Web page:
Notes on: Sparkes, A. (2000)  Autoethnography and Narratives of Self: Reflections on Criteria in Action. Sociology of Sport Journal 17: 21–43

Dave Harris

Sparks begins by quoting Krizek: '"many of us "do" ethnography but "write" in the conservative voice of science"' (21). Autoethnography challenges accepted views about authorship and find it difficult to 'keep their voices out of the reports they produce'. As a result they have 'begun to produce… "Forbidden narratives"' (22). It faces a challenge, but there are well-established alternatives, including Denzin and Richardson. Autoethnographers just see it as recognising what has always been the case, that sociologists have always 'written themselves into their research accounts', consciously or not.

There is a problem with evaluating such personal writing, judging what is a good story for example. This has affected Denzin's 'fifth moment of qualitative enquiry'. Individual reviewers have reported the difficulties — '"what — precisely — would have to be added to transform story material from the journalistic literary to the academic and theoretically enriching?"' (23). Evocative narratives are particularly difficult and raise concerns about validity — can engaged and involved researchers accurately portray the experiences of others?. It seems something must be added to a good story to avoid 'deep suspicion and fear of "personal accounts"' (24).

Boundaries in the academic world are socially constructed, and specific criteria are required for legitimation. We can explore an actual case, to reveal complexities and tensions in applying criteria — one of his own articles.

It was published but six reviewers made comments on the story [about how his own current body compares poorly against an earlier sport performing body with a flaw — a back problem]. He set out to explore emotional dimensions and consequences and produced a 'fragmented and disruptive study'. He used 'facts, facticities and fiction' the submitted article was 'sandwiched between heavily theorised introduction and ending' turning on narratives as understanding body self relationships.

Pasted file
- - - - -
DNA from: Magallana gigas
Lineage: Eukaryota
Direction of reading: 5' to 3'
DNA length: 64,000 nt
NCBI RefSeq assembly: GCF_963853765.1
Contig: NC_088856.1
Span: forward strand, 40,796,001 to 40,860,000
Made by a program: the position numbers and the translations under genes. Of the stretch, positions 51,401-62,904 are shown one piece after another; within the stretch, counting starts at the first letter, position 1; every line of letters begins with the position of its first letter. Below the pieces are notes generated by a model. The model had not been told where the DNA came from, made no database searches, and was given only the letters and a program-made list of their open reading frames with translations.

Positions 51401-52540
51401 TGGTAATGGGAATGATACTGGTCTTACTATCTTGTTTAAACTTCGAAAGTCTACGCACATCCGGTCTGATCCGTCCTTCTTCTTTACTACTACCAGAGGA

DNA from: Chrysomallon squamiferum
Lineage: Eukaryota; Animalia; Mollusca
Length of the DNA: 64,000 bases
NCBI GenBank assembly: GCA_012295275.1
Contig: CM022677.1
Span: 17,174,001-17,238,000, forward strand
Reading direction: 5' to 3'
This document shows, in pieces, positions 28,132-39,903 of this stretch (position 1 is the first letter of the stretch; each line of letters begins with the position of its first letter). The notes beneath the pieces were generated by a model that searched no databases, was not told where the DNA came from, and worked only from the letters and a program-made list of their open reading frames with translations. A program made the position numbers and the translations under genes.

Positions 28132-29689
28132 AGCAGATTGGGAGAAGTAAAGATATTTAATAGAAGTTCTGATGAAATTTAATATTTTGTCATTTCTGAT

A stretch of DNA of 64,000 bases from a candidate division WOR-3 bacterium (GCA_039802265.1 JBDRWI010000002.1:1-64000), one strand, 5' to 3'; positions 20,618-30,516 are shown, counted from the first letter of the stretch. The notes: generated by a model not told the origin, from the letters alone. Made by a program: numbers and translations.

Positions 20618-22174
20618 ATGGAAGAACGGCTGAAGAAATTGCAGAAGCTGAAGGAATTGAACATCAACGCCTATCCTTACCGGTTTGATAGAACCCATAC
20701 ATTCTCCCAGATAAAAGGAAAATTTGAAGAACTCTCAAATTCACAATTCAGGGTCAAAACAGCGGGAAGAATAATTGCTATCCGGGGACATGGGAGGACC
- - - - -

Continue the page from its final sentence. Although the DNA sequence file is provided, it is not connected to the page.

The reviewers commented in various ways [and they are reproduced in some detail]. One reviewer said that the writing had become 'less vivid… More distanced', especially as it reviewed the literature. Academic props could be reduced. Reviewer 2 saw is more harmonious where biographical and emotional stuff linked smoothly with the sociological, especially when critiquing binaries. Reviewer 3 found the theoretical discourse 'appropriate', but saw it as tackling a topic that was already well addressed — '"several other authors have already scripted similar terrain"' (26) an emphasis on masculinity was recommended. Reviewer 4 found a parallel with Sartre and introspection, and asks for '"more particular tribute to these early investigators"' and more explicit reference to "'Sartre's third ontological dimension of the body"'. Reviewer 5 enjoyed the paper [as they all did] and like the mix of materials — it was '"personal without the narcissistic quality"' (27). However, they did not like calling the final section an epilogue, because it was a literature review not a resolution of the personal story. Reviewer 6 started by saying they were not impressed by single person narratives, saw the essays rambling, and not original. There is insufficient discussion of bodies in social contexts, but generally, single case studies do not make good sociology — this was '"sociologising"', and of dubious scholarship.

We can see tensions and contradictions in these remarks. He agrees that the piece was shaped by assumptions about academic work and that to offer a fragmented story was to take chances — hence he needed to be 'protected by heavily theorised introduction and closing section' (28). This could be seen as an attempt to 'limit interpretive options'. This was actually a comfortable framework, not unknown in professional journals. He felt that his good story was not enough and that scholarship had to be signalled. This is what theoretical discourse did.

The remarks about the single case study as inadequate was 'the voice of traditional science that is committed to "rationality," "objectivity" and a range of dualisms'. This position has been critiqued. It is inappropriate to use criteria on different forms of enquiry.